Sen. Joni Albrecht of Thurston introduced legislation Friday that would require medical personnel to inform patients who are seeking abortions through medication that the process can be reversed if the patient subsequently decides to change her mind.
Albrecht said she already has 24 senators on board as co-sponsors.
Rebekah Buell Hagan, 24, of Roseville, California, joined about a dozen senators and anti-abortion advocates at a news conference in the Capitol Rotunda to tell her story of changing her mind, reversing the procedure and subsequently welcoming the birth of Zacharia, a baby boy.
"I am so grateful," she said.
Hagan said she already was a single mother with a 10-month-old baby when she learned she was pregnant.
"I was completely alone and terrified," she said. "Out of fear and panic, I decided to have a chemical abortion."
Before taking a second medication that would have completed the abortion process, Hagan said, she changed her mind.
"Oh, my goodness," she said, "I thought 'What did I just do?' I was scared, ashamed, sad."
When Hagan was told that she could take a different medication administered through a medical protocol that could reverse the abortion process and allow the mother to give birth to a healthy baby, she said she seized the opportunity.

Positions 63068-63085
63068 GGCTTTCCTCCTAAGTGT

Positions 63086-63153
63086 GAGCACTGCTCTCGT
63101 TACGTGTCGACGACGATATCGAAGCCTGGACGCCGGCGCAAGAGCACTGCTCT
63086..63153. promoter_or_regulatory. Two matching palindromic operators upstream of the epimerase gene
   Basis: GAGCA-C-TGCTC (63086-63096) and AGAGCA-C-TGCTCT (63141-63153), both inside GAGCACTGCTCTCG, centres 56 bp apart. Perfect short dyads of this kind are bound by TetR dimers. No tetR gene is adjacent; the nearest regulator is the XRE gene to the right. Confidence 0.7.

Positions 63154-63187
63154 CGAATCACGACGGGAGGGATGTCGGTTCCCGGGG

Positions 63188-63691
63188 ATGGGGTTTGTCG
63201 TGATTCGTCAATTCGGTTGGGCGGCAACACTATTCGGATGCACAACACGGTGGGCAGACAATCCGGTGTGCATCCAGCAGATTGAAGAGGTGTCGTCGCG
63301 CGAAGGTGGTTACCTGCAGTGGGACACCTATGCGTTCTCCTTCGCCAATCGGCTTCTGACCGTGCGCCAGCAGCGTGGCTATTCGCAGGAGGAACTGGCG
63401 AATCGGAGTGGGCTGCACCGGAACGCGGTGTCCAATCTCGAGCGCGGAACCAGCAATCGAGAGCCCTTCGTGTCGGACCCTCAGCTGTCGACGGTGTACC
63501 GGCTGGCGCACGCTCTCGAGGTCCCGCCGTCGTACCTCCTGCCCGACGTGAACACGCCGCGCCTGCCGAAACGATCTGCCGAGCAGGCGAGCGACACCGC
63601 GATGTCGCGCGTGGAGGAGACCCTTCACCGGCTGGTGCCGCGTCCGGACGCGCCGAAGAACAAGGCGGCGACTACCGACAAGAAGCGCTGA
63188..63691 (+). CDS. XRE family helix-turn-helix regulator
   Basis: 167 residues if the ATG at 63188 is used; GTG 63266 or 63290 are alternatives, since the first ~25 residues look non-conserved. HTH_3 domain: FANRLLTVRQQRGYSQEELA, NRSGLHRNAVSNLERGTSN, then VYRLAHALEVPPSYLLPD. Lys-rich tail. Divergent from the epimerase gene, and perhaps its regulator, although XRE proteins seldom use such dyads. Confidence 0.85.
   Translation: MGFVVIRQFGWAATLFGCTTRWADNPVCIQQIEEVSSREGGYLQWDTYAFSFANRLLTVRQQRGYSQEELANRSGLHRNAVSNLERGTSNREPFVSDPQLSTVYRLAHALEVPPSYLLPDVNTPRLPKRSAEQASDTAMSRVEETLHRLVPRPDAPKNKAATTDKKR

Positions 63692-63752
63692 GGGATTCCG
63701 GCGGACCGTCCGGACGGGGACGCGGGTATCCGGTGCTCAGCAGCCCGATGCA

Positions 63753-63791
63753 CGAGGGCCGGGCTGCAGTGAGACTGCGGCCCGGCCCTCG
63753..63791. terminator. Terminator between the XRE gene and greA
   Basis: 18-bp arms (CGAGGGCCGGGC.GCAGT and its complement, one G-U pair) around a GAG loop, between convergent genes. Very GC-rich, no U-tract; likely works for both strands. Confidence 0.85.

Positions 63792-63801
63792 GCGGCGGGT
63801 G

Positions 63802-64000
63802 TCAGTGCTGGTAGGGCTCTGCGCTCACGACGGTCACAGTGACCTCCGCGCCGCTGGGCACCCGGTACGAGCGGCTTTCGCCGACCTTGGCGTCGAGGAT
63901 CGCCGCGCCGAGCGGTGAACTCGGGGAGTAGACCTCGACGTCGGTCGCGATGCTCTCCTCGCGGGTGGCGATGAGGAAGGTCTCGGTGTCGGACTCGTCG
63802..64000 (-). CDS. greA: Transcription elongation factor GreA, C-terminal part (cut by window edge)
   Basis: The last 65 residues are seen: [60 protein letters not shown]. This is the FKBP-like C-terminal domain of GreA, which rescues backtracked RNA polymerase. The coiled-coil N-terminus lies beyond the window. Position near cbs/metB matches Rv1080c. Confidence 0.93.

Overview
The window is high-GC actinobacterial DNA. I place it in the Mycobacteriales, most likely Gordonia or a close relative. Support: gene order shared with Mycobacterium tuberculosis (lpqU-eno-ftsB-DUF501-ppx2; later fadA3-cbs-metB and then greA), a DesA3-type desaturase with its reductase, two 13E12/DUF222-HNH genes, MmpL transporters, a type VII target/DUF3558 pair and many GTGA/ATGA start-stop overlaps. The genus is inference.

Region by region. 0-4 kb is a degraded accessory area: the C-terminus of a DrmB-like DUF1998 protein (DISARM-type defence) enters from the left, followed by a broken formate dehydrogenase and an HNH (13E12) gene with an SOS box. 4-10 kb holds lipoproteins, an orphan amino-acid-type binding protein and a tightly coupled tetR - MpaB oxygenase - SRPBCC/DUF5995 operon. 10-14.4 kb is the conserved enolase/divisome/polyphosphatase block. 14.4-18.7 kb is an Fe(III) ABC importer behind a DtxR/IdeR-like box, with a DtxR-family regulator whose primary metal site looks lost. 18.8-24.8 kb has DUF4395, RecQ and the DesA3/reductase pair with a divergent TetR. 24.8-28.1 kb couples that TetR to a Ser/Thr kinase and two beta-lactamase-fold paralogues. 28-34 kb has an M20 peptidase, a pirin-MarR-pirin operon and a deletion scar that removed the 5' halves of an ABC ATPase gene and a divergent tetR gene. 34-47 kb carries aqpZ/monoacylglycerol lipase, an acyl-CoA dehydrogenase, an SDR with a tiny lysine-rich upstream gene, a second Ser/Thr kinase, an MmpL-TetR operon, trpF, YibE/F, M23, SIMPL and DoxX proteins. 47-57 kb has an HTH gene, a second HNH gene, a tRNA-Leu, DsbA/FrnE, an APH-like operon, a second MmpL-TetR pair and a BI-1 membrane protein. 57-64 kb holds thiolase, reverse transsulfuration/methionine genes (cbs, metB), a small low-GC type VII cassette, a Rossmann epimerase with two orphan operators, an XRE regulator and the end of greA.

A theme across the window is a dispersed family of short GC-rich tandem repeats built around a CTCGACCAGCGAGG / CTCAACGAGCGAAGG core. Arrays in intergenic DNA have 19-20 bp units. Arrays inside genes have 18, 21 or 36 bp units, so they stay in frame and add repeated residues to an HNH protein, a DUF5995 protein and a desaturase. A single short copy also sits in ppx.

Hagan said she is married and the mother of Zacharia, now 5, and his older brother.
Albrecht said her bill provides an opportunity for "a second chance" in case a woman changes her mind about an abortion after already beginning the chemical process.
The legislation would help complete and strengthen the principle of informed consent, she said.
Fifty-five percent of abortions performed in Nebraska are performed through medication.
Albrecht distributed literature suggesting there is "about a 25 percent chance that the unborn child will survive mifepristone," the initial drug that is administered to perform a chemical abortion.
But if abortion pill reversal protocol is implemented, "the unborn child's chance of survival increases to 64 to 68 percent," according to the literature.
"This legislation would simply require that when a woman goes in for an abortion, she must be given all the information she needs to make a truly informed decision, including the information she needs to find help if she changes her mind," the literature distributed in support of the bill stated.